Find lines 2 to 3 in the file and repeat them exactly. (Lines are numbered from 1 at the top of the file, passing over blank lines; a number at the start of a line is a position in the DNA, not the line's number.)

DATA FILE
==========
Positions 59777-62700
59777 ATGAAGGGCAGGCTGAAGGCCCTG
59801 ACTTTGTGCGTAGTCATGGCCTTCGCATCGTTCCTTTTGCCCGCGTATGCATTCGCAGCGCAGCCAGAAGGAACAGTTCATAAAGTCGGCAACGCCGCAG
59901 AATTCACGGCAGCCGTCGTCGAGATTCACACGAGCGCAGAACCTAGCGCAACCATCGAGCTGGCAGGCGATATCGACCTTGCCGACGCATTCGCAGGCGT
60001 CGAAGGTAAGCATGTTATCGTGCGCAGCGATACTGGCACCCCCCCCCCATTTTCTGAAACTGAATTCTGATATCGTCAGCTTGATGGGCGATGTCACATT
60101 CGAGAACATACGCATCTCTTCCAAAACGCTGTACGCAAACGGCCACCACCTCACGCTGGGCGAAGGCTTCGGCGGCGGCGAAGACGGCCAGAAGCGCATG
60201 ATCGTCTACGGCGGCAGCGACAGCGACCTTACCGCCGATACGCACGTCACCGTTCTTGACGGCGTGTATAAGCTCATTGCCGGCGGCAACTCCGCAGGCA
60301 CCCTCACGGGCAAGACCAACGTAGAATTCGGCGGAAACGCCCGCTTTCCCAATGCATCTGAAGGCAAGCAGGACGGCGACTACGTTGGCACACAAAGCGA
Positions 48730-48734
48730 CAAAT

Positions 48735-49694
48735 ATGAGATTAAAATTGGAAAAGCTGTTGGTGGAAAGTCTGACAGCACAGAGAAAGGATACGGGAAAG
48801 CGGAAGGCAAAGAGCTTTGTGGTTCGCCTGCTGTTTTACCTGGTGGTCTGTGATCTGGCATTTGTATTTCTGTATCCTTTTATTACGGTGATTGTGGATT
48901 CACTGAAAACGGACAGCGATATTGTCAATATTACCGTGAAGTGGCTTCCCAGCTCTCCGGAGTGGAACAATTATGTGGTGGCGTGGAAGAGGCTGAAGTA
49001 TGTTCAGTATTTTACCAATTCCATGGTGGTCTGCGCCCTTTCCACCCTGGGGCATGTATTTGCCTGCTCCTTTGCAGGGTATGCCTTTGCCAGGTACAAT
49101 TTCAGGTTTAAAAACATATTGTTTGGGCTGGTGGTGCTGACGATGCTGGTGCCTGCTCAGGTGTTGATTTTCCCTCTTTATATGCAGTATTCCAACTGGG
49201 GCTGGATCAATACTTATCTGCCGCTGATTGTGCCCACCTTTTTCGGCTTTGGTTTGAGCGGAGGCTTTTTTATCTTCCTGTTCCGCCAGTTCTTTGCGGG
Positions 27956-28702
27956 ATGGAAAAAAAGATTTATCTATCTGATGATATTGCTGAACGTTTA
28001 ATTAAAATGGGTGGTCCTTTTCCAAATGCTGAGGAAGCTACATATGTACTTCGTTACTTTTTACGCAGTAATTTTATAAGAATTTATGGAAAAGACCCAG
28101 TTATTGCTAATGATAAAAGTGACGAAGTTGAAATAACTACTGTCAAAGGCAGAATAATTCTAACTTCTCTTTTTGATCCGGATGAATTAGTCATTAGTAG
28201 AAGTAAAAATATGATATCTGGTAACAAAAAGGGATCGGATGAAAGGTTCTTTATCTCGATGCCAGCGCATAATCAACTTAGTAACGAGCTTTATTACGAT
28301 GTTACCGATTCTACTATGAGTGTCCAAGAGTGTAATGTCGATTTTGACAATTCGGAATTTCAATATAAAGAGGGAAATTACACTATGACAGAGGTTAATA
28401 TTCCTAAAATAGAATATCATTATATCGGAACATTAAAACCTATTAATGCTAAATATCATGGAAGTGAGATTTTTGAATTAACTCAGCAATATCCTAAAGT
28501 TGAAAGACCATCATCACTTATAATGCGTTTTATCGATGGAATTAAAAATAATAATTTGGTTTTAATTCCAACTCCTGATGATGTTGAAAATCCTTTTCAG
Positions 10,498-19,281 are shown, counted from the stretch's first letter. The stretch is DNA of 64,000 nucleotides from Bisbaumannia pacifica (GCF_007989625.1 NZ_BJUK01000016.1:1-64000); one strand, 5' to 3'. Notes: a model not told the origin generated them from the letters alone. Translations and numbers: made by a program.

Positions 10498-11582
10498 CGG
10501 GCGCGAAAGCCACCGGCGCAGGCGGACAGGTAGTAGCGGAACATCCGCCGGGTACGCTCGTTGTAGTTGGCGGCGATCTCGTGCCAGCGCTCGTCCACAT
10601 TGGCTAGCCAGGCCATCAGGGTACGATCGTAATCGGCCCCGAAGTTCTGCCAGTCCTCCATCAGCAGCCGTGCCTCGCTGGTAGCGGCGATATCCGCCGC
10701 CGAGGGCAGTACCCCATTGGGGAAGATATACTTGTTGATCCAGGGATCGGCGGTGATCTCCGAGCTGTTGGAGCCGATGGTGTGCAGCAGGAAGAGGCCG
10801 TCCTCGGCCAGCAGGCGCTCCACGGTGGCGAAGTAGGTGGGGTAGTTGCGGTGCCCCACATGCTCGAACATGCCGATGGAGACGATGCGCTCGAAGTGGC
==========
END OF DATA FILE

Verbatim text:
59777 ATGAAGGGCAGGCTGAAGGCCCTG
59801 ACTTTGTGCGTAGTCATGGCCTTCGCATCGTTCCTTTTGCCCGCGTATGCATTCGCAGCGCAGCCAGAAGGAACAGTTCATAAAGTCGGCAACGCCGCAG